Spirit Airlines Inc v. Association of Flight Attendants-CWA, AFL-CIO

Filing 61

ORDER denying 57 Motion to Stay. Signed by District Judge Patrick J. Duggan. (MOre)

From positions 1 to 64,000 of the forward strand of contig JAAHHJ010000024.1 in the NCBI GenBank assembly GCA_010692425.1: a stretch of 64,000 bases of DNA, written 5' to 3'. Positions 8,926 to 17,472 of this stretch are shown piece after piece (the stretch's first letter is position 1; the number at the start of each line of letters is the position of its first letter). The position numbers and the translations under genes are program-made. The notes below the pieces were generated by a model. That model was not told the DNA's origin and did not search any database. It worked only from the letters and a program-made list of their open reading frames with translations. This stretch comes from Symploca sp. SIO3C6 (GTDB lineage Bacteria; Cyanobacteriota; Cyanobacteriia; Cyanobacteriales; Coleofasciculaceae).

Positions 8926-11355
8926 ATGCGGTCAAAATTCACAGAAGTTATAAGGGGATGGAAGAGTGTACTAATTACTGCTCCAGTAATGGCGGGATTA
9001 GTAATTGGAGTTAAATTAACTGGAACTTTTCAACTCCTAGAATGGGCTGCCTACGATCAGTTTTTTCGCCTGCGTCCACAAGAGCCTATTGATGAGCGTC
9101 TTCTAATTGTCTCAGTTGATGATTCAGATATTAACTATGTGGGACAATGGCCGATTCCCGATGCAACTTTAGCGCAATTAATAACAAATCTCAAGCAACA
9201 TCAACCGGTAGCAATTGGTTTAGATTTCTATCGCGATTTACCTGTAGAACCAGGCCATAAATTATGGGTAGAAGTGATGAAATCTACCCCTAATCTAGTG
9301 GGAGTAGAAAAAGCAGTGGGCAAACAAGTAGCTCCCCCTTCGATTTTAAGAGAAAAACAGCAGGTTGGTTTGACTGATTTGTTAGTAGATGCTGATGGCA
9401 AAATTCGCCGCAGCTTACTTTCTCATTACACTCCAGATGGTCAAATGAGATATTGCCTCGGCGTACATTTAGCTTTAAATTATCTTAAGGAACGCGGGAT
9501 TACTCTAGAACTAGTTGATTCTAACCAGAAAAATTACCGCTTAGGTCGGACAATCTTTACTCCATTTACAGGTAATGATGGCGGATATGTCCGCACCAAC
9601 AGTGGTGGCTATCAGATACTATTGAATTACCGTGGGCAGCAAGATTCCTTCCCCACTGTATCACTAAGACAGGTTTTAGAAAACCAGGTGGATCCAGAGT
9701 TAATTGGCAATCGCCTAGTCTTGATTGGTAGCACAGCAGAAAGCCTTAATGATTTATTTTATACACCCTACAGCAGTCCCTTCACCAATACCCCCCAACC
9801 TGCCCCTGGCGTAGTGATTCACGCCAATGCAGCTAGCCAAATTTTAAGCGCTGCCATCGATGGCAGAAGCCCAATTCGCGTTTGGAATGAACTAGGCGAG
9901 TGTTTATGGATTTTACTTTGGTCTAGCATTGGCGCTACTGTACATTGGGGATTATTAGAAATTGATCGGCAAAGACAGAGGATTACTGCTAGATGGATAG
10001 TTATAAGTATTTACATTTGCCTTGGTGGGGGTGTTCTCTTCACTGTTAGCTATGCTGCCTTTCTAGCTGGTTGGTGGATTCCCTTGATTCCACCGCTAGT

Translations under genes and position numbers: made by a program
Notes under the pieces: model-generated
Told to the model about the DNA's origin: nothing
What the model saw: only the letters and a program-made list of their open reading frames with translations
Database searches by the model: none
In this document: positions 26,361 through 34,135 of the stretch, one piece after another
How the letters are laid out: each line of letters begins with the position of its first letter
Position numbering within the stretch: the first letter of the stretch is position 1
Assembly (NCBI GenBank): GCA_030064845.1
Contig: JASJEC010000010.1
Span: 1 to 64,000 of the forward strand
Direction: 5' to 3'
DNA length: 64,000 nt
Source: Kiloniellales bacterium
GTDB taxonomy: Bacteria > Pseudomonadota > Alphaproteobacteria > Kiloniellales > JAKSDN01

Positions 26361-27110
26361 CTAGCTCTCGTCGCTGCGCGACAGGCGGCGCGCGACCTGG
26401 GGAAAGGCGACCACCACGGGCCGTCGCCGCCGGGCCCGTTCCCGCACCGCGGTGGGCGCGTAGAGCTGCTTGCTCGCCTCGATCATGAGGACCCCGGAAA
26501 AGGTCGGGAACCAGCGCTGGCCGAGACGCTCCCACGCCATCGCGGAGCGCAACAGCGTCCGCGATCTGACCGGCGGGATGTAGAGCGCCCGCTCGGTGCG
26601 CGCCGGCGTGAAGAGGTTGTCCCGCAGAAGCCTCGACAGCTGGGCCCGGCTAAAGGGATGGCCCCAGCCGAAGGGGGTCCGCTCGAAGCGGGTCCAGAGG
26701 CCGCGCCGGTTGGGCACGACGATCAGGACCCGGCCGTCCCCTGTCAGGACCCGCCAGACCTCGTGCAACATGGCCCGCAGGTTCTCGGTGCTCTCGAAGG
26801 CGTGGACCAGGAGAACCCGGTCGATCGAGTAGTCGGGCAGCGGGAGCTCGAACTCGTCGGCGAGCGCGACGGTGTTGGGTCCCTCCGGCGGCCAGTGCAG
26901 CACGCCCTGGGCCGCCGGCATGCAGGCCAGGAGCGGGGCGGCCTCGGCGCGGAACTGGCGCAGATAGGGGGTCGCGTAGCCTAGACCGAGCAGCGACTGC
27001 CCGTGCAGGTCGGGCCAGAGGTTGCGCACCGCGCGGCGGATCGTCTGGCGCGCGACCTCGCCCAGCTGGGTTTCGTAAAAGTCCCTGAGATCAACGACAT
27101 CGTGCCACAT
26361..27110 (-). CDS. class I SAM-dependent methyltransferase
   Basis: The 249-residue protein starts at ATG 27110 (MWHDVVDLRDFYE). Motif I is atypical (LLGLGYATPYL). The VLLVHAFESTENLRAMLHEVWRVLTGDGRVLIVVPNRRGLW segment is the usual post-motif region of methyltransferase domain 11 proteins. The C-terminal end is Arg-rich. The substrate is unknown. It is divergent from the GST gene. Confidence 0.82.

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UNITED STATES DISTRICT COURT EASTERN DISTRICT OF MICHIGAN SOUTHERN DIVISION SPIRIT AIRLINES, INC., Plaintiff, v. Case No. 14-CV-10715 Honorable Patrick J. Duggan ASSOCIATION OF FLIGHT ATTENDANTS – CWA, AFL-CIO, Defendant. ______________________________/ OPINION AND ORDER DENYING PLAINTIFF’S MOTION TO STAY ENFORCEMENT OF JUDGMENT PENDING APPEAL On June 17, 2015, the Court issued an order enforcing the arbitration award at issue in this litigation. See Spirit Airlines, Inc. v. Ass’n of Flight Attendants – CWA, AFL-CIO, No. 14-CV-10715, 2015 WL 3771330 (E.D. Mich. Jun. 17, 2015). The award, which was issued pursuant to the mandatory arbitration provisions of the Railway Labor Act and the collective bargaining agreement (“CBA”) between Plaintiff Spirit Airlines, Inc. (“Spirit”) and Defendant Association of Flight Attendants – CWA, AFL-CIO (“AFA”), resolved in favor of AFA a grievance concerning the healthcare options available to Spirit flight attendants whose relationships are by partnership (as opposed to marriage) and their families. Spirit offered its married Spirit flight attendants and their families a choice of four healthcare plans from which to choose, while limiting partnered flight attendants and their families to just one plan. The award requires Spirit to treat married and partnered flight attendants alike by offering the same menu of healthcare options to both classes of flight attendants. On July 14, 2015, Spirit filed a notice of appeal along with the present motion to stay enforcement of the Court’s June 17, 2015 order enforcing the arbitration award. The motion is fully briefed and ready for decision. The Court dispenses with oral argument, see E.D. Mich. LR 7.1(f)(2), and will deny the motion for the reasons that follow. Spirit seeks a stay pending appeal, pursuant to Federal Rule of Civil Procedure 62(d), of the Court’s order enforcing an arbitration award that provides AFA with injunctive relief. Rule 62(d) permits an appellant to obtain a stay pending appeal as a matter of right by giving a supersedeas bond. However, an appellant is not automatically entitled to a stay by supersedeas bond “in an action for an injunction.” Fed. R. Civ. P. 62(a), (d). Because Spirit seeks to stay an order of this Court enforcing an arbitration award that provides injunctive relief to AFA, Rule 62(d) does not apply.1 1 Even if this case is not “an action for an injunction” per se, Spirit would still not be entitled as a matter of right to a stay by supersedeas bond under Rule 62(d) because such stays are best suited for cases involving money judgments and this case is not one involving a money judgment. See Am. Mfrs. Mut. Ins. Co. v. Am. Broadcasting-Paramount Theatres, Inc., 87 S. Ct. 1, 3 (1966) (Mem. Op. of 2 Although Rule 62(d) does not apply, a stay pending appeal may nonetheless remain possible under a different provision of Rule 62. Rule 62(c) governs stays pending appeal in cases involving injunctions and authorizes courts to “suspend, modify, restore, or grant an injunction on terms for bond or other terms that secure the opposing party’s rights.” To determine whether a stay pending appeal is appropriate under Rule 62(c), the Court balances the following four factors: (1) whether the stay applicant has made a strong showing that he is likely to succeed on the merits; (2) whether the applicant will be irreparably injured absent a stay; (3) whether issuance of the stay will substantially injure the other parties interested in the proceeding; and (4) where the public interest lies. Hilton v. Braunskill, 481 U.S. 770, 776, 107 S. Ct. 2113, 2119 (1987). As noted in one respected treatise, the first two factors are the most important and the proponent of the stay, Spirit here, must clear a substantial hurdle: There is, of course, considerable reluctance in granting an injunction pending appeal when to do so, in effect, is to give the appellant the Harlan, J.) (“With respect to a case arising in the federal system it seems to be accepted that a party taking an appeal from the District Court is entitled to a stay of a money judgment as a matter of right if he posts a bond in accordance with Fed. R. Civ. P. 62(d).”); Arban v. West Publ’g. Corp., 345 F.3d 390, 409 (6th Cir. 2003) (“Rule 62(d) entitles a party who files a satisfactory supersedeas bond to a stay of money judgment as a matter of right.”); Hebert v. Exxon Corp., 953 F.2d 936, 938 (5th Cir. 1992) (“Courts have restricted the application of Rule 62(d)’s automatic stay to judgments for money because a bond may not adequately compensate a non-appealing party for loss incurred as a result of the stay of a non-money judgment.”); 12 James Wm. Moore, Moore’s Federal Practice ¶ 62.039[3][b] (3d ed. 2015) (“Since the purpose of requiring a bond is to assure that if the appeal is unsuccessful there will be adequate funds available to pay the judgment, the Rule 62 stay is best suited for cases in which money judgments are involved.”). 3 ultimate relief being sought. Thus, to succeed in obtaining an injunction in these circumstances, the appellant will be required to show a great likelihood that he will prevail when the case finally comes to be heard on the merits and that a denial of interim relief will result in irreparable injury. 11 Charles Alan Wright, Arthur R. Miller & Mary K. Kane, Federal Practice & Procedure § 2904 pp. 702-04 (2012) (footnotes omitted). Regarding the interplay between the first two Hilton factors, “[t]he probability of success that must be demonstrated is inversely proportional to the amount of irreparable injury [the nonmovant] will suffer absent the stay. Simply stated, more of one excuses less of the other.” Mich. Coal. of Radioactive Material Users, Inc. v. Griepentrog, 945 F.2d 150, 153 (6th Cir. 1991) (citation omitted). However, to obtain a stay pending appeal, the movant must always show, at the very least, “serious questions going to the merits.” Id. at 153-54 (internal quotation marks and citation omitted). Regarding the likelihood that Spirit will prevail on appeal, the Court acknowledges, as Spirit points out, that this is a “close case,” Spirit Reply at 3, and that the Court has “viewed the issue of enforceability of the [award] both in favor of Spirit (in denying AFA’s motion for judgment on the pleadings) and in favor of AFA (on cross-motions for summary judgment).” Spirit Br. at 2. Although the Court agrees with Spirit that there is a possibility that it will prevail on appeal, a mere possibility of success is not the standard. Nken v. Holder, 556 U.S. 418, 434, 129 S. Ct. 1749, 1761 (2009); Griepentrog, 945 F.2d at 153. Rather, Spirit must 4 show that its likelihood of success on appeal is “great” or, at the very least, that there are “serious questions going to the merits.” Although Spirit states in its brief that it “will raise valid and meritorious arguments on . . . appeal,” Spirit Br. at 2, it does not identify what those arguments will be, nor does it explain why it believes the Court erred in concluding that the arbitration award must be enforced. Because Spirit has not satisfied its burden of showing a great likelihood of success on appeal or even serious questions going to the merits, Spirit is not entitled to a stay under Rule 62(c). See Perry v. Schwarzenegger, 702 F. Supp. 2d 1132, 1135 (N.D. Cal. 2010) (no likelihood of success on appeal where proponent of stay fails to discuss likelihood of success on appeal “with reference to the court’s conclusions”); Smith v. Jones, No. 05-CV-72971, 2007 WL 3408552, at *2 (E.D. Mich. Nov. 15, 2007) (no likelihood of success on appeal where proponent of stay “re-argu[es] . . . the issues without any new analysis or case citation”). While the Court believes that Spirit’s failure to show “serious questions going to the merits” ends any possibility of obtaining a stay, the Court is cognizant of the novel factual circumstances of this case and the lack of analogous case law on point, and will therefore consider the remaining factors of the Hilton framework. The Court discusses the second and third factors together by “consider[ing] . . . the harm that a stay might cause to the party who has obtained 5 the judgment,” AFA, “and balanc[ing] this against the harm that denial of a stay would cause to the losing party,” Spirit. 11 Wright & Miller § 2902 p. 668. Tellingly, Spirit does not argue that it will suffer irreparable harm absent a stay. To be sure, Spirit points to harm that it will suffer if a stay is not granted:  “[R]equiring Spirit to amend . . . plan options for thousands of employees . . . represents a substantial administrative and financial undertaking.”  “Amending the . . . plan options . . . carries both administrative challenges, and exposes Spirit to interim claims by other unionized groups for the same domestic partner options under ‘me too’ provisions of other collective bargaining agreements.”  Affording additional health plan options to flight attendants whose relationships are by partnership will cost Spirit money because “individual and spousal/family health benefits for flight attendants are heavily subsidized by Spirit.” Spirit Reply at 3-4. However, all of Spirit’s alleged harm involves financial loss, inconvenience, or administrative difficulty. As such, the harm alleged does not qualify as irreparable. See Sampson v. Murray, 415 U.S. 61, 90, 94 S. Ct. 937, 953 (1974) (“Mere injuries, however substantial, in terms of money, time and energy necessarily expended in the absence of a stay, are not enough.” (internal quotation marks and citation omitted)). Regarding the third factor of the Hilton framework, the possibility that AFA would be harmed in the event of a stay, Spirit argues that AFA would suffer minimal harm if the Court granted a stay because a stay would preserve the status 6 quo. Spirit emphasizes that adequate health insurance coverage will remain available to partnered flight attendants and their families during the next open enrollment period in November 2015 under the one Spirit plan available to them or through other sources, such as the Affordable Care Act. Spirit acknowledges that partnered flight attendants and their families will continue to be denied access to the three additional plan options available to married flight attendants and their families, but argues essentially that partnered flight attendants and their families will not miss those additional options because they have never been entitled to them. Spirit also contends that partnered flight attendants and their families could find themselves without any coverage in the event a stay is denied and Spirit wins on appeal: Offering domestic partner health benefits in additional plan options at the next open enrollment . . . and then discontinuing the benefits in the middle of a plan year, should Spirit prevail on appeal, would entail multiple modifications of the plans, and conceivably leave domestic partners without coverage, and without the ability to revert to whatever health plan . . . they now leave. Spirit Reply at 5. The Court rejects Spirit’s arguments and concludes that AFA will suffer harm if a stay is granted. If a stay is granted, partnered flight attendants represented by AFA and their families will be restricted to one employersponsored healthcare plan during the November 2015 open enrollment period; if a stay is not granted, partnered flight attendants and their families will have four 7 plans from which to choose during the November 2015 open enrollment period. The elimination of a choice of employer-sponsored healthcare plans during the next open enrollment period, regardless of whether a choice of plans was historically offered, constitutes clear harm. Moreover, Spirit’s concern about partnered flight attendants and their families being without any coverage or unable to switch back mid-plan-year to the one healthcare plan presently available to them in the event a stay is not granted and this Court’s decision to enforce the award is reversed is unsupported and speculative. Even if this Court’s decision enforcing the arbitration award were reversed during the plan year, Spirit does not explain how a participant’s plan election could be altered outside of the open enrollment period. Thus, Spirit’s concern about the harm that mid-plan-year election changes could cause partnered flight attendants and their families is unfounded. Moreover, even if participants could be forced to change plans outside of the open enrollment period, Spirit provides no evidence that its concerns are plausible. Regarding the final Hilton factor, Spirit concedes that the public interest in granting a stay “does not weigh heavily in either direction.” Spirit Reply at 5. Having balanced the four Hilton factors, the Court concludes that a stay pending appeal of the Court’s order enforcing the arbitration award at issue in this litigation is not warranted under Rule 62(c). Moreover, Spirit is not entitled to a stay by supersedeas bond as a matter of right under Rule 62(d). Accordingly, 8 Spirit’s motion to stay enforcement of the Court’s judgment pending appeal is DENIED. SO ORDERED. Dated: August 12, 2015 s/PATRICK J. DUGGAN UNITED STATES DISTRICT JUDGE Copies to: Peter J. Petesch, Esq. William B. Balke, Esq. John R. Runyan , Jr., Esq. Marshall J. Widick, Esq. Peter C. Swanson, Esq. 9